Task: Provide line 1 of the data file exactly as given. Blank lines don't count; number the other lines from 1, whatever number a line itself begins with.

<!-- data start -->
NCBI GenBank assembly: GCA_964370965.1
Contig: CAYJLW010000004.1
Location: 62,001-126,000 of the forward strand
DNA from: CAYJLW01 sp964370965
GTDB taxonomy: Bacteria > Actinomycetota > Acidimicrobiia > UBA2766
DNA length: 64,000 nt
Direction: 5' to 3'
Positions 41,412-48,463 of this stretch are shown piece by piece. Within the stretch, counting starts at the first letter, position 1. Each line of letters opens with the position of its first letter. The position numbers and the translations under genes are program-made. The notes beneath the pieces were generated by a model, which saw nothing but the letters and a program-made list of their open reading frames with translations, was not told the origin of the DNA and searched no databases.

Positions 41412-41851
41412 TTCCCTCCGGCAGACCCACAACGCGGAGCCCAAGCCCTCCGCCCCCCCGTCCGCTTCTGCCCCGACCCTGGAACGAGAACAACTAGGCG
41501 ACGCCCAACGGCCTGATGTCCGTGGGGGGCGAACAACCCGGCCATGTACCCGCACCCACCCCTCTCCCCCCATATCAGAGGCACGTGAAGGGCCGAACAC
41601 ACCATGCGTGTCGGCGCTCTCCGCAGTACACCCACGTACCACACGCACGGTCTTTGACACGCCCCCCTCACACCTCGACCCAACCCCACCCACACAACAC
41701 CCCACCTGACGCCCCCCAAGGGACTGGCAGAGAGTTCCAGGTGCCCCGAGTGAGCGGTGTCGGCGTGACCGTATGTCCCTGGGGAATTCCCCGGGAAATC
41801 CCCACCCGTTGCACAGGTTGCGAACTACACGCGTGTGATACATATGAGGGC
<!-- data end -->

NCBI GenBank assembly: GCA_964370965.1